• Cybersecurity and overall tech governance. Data-sharing and mutual assistance for real-time responsiveness to cyber-threats will be increasingly essential in a world characterised by the growing use of sophisticated AI to penetrate often vulnerable systems. Experts have regularly highlighted that AI/IoT systems still feature a high degree of vulnerability and an ever-denser “attack surface”: a coordinated approach to strengthening the resilience of critical infrastructure would significantly benefit the transatlantic economy. The US and the EU could also be an engine of transition from the world of “openness at all costs”, towards the creation of a trusted infrastructure that reduces exposure to external attacks, at least for critical data flows.
  • Standardization and Internet governance. Future transatlantic cooperation could be also oriented towards avoiding the fragmentation of Internet governance and architectures, as in the oft-evoked scenario of the “splinternet”. Maintaining a global dialogue with all players, including authoritarian regimes, is an essential ingredient for a prosperous and stable future society. That said, positions expressed by Chinese companies, invoking changes in the Internet Protocol to account for the massive development of the Internet of things and extended reality, deserves careful consideration as it touches upon a concrete, existing problem in the governance of the future Internet.
  • Research and development. On all the areas above, stronger integration of R&D programs would be extremely important. This could take several forms, for example allowing the funding of foreign players in research programmes such as the ones run by NSF in the US, and the Horizon Europe programme in the EU; but also, importantly, launching “moonshots” to address key global challenges, including i.a. brain and cancer research, as well as climate-related research.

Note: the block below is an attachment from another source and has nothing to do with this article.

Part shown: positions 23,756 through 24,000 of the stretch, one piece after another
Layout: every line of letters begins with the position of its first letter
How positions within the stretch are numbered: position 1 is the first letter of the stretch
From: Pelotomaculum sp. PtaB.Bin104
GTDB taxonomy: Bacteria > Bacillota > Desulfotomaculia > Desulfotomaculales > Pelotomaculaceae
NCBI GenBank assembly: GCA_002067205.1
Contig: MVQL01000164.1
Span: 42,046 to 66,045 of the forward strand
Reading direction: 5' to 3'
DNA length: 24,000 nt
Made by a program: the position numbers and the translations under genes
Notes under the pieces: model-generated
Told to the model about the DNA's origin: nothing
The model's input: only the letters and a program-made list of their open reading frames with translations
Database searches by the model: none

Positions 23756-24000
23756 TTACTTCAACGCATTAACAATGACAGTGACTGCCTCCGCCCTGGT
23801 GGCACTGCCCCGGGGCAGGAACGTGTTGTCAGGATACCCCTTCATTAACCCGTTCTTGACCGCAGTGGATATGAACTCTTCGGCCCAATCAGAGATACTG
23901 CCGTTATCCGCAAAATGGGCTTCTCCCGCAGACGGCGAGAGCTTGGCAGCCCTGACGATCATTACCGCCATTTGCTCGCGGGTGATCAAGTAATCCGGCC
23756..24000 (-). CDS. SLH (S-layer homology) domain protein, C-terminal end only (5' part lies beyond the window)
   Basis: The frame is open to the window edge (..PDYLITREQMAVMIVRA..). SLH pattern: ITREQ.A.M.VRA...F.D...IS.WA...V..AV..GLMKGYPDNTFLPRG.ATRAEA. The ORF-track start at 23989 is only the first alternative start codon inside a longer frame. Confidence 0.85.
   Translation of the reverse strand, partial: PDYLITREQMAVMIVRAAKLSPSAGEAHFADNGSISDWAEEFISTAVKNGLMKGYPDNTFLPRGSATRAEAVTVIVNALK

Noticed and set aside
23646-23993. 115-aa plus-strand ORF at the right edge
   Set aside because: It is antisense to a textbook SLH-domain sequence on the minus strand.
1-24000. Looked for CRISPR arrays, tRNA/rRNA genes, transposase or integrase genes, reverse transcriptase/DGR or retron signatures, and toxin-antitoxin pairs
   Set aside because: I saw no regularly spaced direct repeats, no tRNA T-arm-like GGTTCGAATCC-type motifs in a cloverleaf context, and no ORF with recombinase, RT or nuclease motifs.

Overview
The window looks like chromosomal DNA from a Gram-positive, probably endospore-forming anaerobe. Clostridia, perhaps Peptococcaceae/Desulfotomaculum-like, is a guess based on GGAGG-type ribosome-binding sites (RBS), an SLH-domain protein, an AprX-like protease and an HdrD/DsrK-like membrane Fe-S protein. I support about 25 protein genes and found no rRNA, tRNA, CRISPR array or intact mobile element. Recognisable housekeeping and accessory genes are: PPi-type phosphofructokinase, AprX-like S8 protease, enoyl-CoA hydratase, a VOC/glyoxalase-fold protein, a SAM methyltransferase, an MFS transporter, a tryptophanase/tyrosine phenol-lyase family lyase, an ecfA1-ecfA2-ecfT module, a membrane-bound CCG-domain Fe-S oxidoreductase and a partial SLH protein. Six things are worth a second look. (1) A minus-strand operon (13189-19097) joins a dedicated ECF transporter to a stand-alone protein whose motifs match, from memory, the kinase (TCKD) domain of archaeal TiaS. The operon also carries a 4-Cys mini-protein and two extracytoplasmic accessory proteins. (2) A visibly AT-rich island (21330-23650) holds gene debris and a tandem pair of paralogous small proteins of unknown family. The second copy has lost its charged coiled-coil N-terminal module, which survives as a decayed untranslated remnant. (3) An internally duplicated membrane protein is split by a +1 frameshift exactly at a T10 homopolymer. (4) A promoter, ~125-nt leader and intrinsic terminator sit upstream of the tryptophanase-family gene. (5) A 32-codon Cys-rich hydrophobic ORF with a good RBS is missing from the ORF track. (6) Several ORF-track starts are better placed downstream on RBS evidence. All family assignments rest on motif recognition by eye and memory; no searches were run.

All these areas are potential candidates for a stronger and more coordinated transatlantic economy. A window of opportunity seems to exist after the US elections, also due to the emerging awareness of the need to strengthen the regulatory framework to ensure that digital technologies continue to provide a positive contribution to the economy, society, and the environment. Time will tell whether the diverging starting points, and the different “BATNAs” (“best alternative to the negotiated agreement”) of the US and the EU in this space will stand in the way of an otherwise fruitful season of cooperation.

About the Author

Andrea Renda

Andrea Renda

Senior Research Fellow and Head of Global Governance, Regulation, Innovation & Digital Economy
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Global Europe Program

The Global Europe Program addresses vital issues affecting the European continent, U.S.-European relations, and Europe’s ties with the rest of the world. It does this through scholars-in-residence, seminars, policy study groups, media commentary, international conferences and publications. Activities cover a wide range of topics, from the role of NATO, the European Union and the OSCE to European energy security, trade disputes, challenges to democracy, and counter-terrorism. The program investigates European approaches to policy issues of importance to the United States, including globalization, digital transformation, climate, migration, global governance, and relations with Russia and Eurasia, China and the Indo-Pacific, the Middle East and Africa.  Read more